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1 October 2014 Edition

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Thomas Davis – 200th anniversary of his birth

Remembering the Past

• Thomas Davis

A nationality which may embrace Protestant, Catholic and Dissenter – Milesian and Cromwellian – the Irishman of a hundred generations, and the stranger who is within our gates

THOMAS DAVIS was one of the most significant Irish nationalists of the 19th century. His writings helped to shape Irish nationalism itself and they exercised a key influence on the cultural and political revival of the early 20th century.

Born in Mallow, County Cork, in 1814, Davis’s family background was Church of Ireland Protestant and his father was a surgeon in the British Army. When Davis was four years old, his father died and the family moved to Baggot Street, Dublin. It was there that he lived the remaining 23 years of his life. Educated in Morgan’s School, Davis said later he “learned to know, and knowing, to love my countrymen”. He also spent much time with relatives in Tipperary, a county that inspired his songs and informed his political views.

Davis began as a supporter of the British Liberal Party but in Trinity College, where he studied arts and law, his Irish nationalism developed. He entered Trinity in 1831 on the same day as a young Presbyterian from Newry, John Mitchel, who was also to become a hugely influential Irish nationalist.

In 1840, Davis gave an address to the Trinity College Historical Society in which he urged the privileged, English-oriented students of what was then the only university in Ireland to study the history and literature of Ireland. His point was summed up in his phrase “Gentlemen, you have a country.” While this fell on many deaf ears it was heard by some who would go on to play leading roles in the Young Ireland movement.

In 1841, Davis joined the Repeal Association led by Daniel O’Connell, campaigning for Repeal of the Union with Britain and legislative independence for Ireland. While he recognised O’Connell as the leader of the Irish people, Davis sought a deeper form of national revival, cultural and economic as well as political. Two other like-minded journalists were John Blake Dillon and Charles Gavan Duffy.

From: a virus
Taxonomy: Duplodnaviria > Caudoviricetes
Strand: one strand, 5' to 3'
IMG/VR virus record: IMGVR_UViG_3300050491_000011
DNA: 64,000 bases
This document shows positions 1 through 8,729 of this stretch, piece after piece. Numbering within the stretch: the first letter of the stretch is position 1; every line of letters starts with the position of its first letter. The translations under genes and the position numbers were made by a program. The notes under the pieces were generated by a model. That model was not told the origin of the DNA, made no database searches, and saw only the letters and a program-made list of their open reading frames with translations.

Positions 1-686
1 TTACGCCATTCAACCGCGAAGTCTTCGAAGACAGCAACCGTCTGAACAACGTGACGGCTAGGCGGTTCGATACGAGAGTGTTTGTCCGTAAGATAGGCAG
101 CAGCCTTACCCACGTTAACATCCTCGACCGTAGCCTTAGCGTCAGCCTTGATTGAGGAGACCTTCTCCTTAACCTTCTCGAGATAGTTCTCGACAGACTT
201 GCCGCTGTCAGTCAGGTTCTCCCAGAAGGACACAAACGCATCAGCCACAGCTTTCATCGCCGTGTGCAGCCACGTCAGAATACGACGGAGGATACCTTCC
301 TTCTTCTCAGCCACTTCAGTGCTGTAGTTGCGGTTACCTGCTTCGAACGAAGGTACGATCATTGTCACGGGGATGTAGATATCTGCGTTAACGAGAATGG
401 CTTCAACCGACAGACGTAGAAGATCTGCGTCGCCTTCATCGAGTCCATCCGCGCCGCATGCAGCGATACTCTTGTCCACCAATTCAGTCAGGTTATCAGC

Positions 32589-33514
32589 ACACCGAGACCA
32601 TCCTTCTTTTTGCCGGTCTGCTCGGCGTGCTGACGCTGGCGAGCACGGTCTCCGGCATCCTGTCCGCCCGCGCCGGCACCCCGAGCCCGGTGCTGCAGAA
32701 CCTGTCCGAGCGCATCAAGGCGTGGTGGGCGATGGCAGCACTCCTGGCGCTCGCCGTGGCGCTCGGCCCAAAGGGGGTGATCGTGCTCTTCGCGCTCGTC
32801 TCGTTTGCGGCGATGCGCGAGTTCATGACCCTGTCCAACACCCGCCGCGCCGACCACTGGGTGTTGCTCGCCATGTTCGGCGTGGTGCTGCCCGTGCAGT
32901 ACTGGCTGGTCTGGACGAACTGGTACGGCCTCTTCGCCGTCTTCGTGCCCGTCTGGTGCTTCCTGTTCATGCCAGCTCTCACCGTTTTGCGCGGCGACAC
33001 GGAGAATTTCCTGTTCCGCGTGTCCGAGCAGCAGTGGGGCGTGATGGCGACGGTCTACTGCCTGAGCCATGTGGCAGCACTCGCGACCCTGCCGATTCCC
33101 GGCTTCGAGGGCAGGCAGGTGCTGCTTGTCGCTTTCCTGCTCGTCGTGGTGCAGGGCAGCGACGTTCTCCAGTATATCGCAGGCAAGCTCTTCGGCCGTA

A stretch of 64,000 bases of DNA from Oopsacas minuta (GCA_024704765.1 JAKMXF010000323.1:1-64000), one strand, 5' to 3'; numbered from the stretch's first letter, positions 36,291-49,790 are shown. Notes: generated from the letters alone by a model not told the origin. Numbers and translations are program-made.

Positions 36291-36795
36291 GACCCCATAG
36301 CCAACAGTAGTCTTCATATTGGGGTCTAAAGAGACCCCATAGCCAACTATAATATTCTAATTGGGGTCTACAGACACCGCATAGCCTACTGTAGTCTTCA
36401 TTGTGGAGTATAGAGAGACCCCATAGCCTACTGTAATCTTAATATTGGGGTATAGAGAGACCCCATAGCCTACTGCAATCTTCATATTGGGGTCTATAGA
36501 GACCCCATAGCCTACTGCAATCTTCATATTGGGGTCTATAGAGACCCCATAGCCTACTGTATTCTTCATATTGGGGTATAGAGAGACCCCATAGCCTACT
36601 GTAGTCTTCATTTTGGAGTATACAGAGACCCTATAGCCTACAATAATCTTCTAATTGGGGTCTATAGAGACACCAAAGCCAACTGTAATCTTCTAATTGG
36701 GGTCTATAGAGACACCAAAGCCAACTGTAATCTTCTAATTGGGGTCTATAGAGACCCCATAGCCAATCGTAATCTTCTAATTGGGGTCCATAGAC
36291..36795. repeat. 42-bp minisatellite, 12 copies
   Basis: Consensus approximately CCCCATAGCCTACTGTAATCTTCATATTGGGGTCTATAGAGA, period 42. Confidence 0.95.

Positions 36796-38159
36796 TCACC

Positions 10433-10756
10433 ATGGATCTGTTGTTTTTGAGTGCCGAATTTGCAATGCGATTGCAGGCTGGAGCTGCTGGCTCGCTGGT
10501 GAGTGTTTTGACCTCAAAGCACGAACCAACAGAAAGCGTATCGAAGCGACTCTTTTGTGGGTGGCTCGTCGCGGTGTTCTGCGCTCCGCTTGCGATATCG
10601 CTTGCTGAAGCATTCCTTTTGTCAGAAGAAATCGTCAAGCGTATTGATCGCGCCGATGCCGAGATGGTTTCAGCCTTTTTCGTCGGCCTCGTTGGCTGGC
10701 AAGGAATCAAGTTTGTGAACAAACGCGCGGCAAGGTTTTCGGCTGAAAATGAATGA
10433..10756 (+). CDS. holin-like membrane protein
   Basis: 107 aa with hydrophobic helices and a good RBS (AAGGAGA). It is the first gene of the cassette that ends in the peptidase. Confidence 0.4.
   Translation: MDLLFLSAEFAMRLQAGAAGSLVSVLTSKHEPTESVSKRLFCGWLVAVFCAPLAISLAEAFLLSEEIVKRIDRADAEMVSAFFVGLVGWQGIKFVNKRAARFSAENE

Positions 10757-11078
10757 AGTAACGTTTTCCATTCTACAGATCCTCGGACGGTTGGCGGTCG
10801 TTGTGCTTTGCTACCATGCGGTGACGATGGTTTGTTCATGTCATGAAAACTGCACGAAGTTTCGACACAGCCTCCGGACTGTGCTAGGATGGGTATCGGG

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John Blake Dillon and Charles Gavan Duffy

In the spring of 1842, Davis, Dillon and Duffy agreed to establish a weekly paper to champion the nationalist cause. They made their decision after a walk in the Phoenix Park, described by Duffy: “Sitting under a noble elm in the park, facing Kilmainham, we debated the project, and agreed on the general plan.”

The first issue of The Nation newspaper appeared on 15 October 1842. Twelve thousand copies were sold on the first day. Sales increased in the months ahead as the paper became the main organ of the Repeal movement and its rousing prose and verse stirred nationalist feeling throughout Ireland.

Davis set out the non-sectarian basis of the The Nation in its “Prospectus”:

“A nationality which may embrace Protestant, Catholic and Dissenter – Milesian and Cromwellian – the Irishman of a hundred generations, and the stranger who is within our gates. Not a nationality which would prelude civil war but which would establish internal union and external independence; a nationality which would be recognised by the world, and sanctified by wisdom, virtue and prudence.”